Sen. Mike Crapo (R-Idaho), has just withdrawn his endorsement of Republican presidential nominee Donald Trump.
I can no longer endorse Donald Trump. Read my full statement: pic.twitter.com/lfa9mYZbdC
— Senator Mike Crapo (@MikeCrapo) October 8, 2016
Crapo, one of five Republican Mormons in the U.S. Senate, made his announcement the morning after two of the others, Sens. Jeff Flake (R-Ariz.) and Mike Lee (R-Utah), took to social media to their disgust with Trump's "grab-them-by-the-pussy" tape. First there was Flake, on Twitter:
America deserves far better than @realDonaldTrump
— Jeff Flake (@JeffFlake) October 7, 2016
Donald Trump's statements are beyond offensive & despicable. While I cannot vote for Hillary Clinton, I will not vote for Trump. #utpol
— Gary R. Herbert (@HerbertForUtah) October 8, 2016
Rep. Jason Chaffetz (R-Orem), who as chairman of the House Oversight & Government Reform Committee has been no friend to Hillary Clinton, was all over television last night repeating the same two-word withdrawal of his prior Trump endorsement: "I'm out."
Also pulling his support was Rep. Chris Stewart (R-Salt Lake City): "I'm incredibly disappointed in our party's candidate. And unlike the Democrats who have proven completely unwilling to hold secretary Clinton accountable for her illegal activities that endangered our national security, I am willing to hold Mr. Trump accountable. I am therefore calling for him to step aside and to allow Mike Pence to lead our party."
Mia Love (R-Salt Lake City), a rising GOP star who has pointedly refused to endorse Trump, called the video "disappointing and disgusting." Former Utah governor and 2012 presidential aspirant Jon Huntsman, who had previously endorsed Trump, called on the Republican nominee to drop out. Other elected Mormon Republicans to blast (though not quite renounce) Trump in the wake of the video include Sen. Orrin Hatch (R-Utah), and Rep. Cresent Hardy (R-Nevada). UPDATE: Hardy, today: ""I will no longer support the guy at the head of the ticket."
Mormon distaste for Donald Trump is a well-observed phenomenon; I took a stab at the topic six weeks ago, and have written previously on the reticence of constitutional conservatives Flake and Lee (including a Republican National Convention interview with the latter). And as I mentioned in a post yesterday about Libertarian nominee Gary Johnson beating the major-party point spread in 18 states, heavily Mormon Utah has featured by far the biggest narrowing of the 2012 partisan gap of any state this year.
Mitt Romney won Utah by 48 percentage points four years ago, within range of George W. Bush's 46 (2004) and 41 (2000), plus Ronald Reagan's 50 (1984) and 52 (1980). This year, FiveThirtyEight has Trump's lead at just 18 percentage points, 52.7 percent to Clinton's 43.5, with Johnson at a strong 10.7. The last time the state was remotely this close was during Ross Perot's runs at the presidency (he came in second there in 1992).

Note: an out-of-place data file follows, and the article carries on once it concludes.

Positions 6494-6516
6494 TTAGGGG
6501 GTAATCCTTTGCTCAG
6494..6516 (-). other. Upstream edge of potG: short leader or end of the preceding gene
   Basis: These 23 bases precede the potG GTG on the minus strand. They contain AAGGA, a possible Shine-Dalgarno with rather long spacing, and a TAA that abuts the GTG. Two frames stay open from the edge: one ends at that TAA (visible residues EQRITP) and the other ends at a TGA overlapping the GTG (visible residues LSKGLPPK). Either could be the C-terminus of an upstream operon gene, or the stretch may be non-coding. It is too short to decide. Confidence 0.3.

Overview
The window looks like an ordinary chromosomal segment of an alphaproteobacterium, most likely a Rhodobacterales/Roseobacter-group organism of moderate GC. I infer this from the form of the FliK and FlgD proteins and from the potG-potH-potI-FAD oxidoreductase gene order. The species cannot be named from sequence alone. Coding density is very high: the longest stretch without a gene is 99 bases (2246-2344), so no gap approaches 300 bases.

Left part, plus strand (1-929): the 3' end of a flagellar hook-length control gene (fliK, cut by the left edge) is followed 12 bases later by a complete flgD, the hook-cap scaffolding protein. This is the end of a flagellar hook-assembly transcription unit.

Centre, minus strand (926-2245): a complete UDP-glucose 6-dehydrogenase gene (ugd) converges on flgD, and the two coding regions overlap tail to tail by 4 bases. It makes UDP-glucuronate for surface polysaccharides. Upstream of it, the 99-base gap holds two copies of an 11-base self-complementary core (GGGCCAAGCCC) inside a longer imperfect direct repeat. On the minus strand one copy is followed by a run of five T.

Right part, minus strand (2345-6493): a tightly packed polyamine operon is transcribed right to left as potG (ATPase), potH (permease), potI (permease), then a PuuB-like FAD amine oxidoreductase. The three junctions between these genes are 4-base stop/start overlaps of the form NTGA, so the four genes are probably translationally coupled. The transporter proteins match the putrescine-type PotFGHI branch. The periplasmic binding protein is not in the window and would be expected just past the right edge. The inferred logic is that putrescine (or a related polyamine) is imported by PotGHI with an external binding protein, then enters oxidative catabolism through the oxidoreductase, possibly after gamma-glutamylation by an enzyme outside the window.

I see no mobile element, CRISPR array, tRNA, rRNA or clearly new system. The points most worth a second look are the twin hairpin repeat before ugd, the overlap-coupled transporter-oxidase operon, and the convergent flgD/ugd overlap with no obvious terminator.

But I would bet a stack of Book of Mormon tickets that Donald Trump won't get anywhere near 50 percent of the vote in Utah. Why? Because it's damn near impossible to find a Utah poll in which the Republican gets even 40 percent of the vote when there are more than two names on the ballot, let alone four (such as Brigham Young University grad Evan McMullin) or five (Jill Stein). Here are the three most recent state polls with four or more names on the ballot ("DC" = Darrell Castle, "OT" is other, and "UN" undecided):
DT 34% HC 25% GJ 13% EM 12% JS 1% OT 8% UN 8% (Sept. 12-19 Tribune-Hinckley)
DT 39% HC 24% GJ 13% EM 12% JS 0% DC 2% OT 6% UN 7% (Sept. 1-9 Tribune-Hinckley)
DT 39% HC 24% GJ 12% EM 9% JS 1% DC 2% UN 14% (Aug. 19-21 PPP)
Even Google Consumer Surveys, which only include three candidates, haven't registered Trump above 35 percent since August. And all campaign long, Utah has led the country in Undecideds and Others.
The Gary Johnson campaign, which is headquartered in Utah, sent an email to supporters last night saying, "If we win critical states like New Mexico, New Hampshire, and Utah, we can stop [Trump or Clinton] from getting to the critical 270 electoral votes that either of them needs to win the election….We will be publicizing our winning strategy soon."
And in a Facebook post last night, the former New Mexico governor said:
I'm shocked by these revelations about Donald Trump, but is anyone really surprised? It is just sad and embarrassing that a man who is now the nominee of a major party for President could display such a disgusting attitude toward women. America deserves better. Women deserve better, and our daughters deserve better.
Tonight, millions of Republicans are facing a moment of truth. As a former Republican Governor, I don't envy them.
According to the Pew Research Center, the states with the highest percentage of Mormons are Utah (55 percent), then Idaho (19), Wyoming (9), Arizona and Alaska (5), then Nevada and Oregon and Montana (4). Montana, Alaska, and Wyoming were the second, third, and fourth-best states for Johnson in 2012, respectively. Arizona and Nevada are ranked second and third, respectively, on the list of states where the Libertarian is exceeding the margin between the leading two presidential candidates. As the preference cascade, first of Mormon Republicans, then some of the rest, continues to wash over the election, you can be damned sure that the Libertarian Party, as well as McMullin, will be targeting the Mormon-heavy interior West.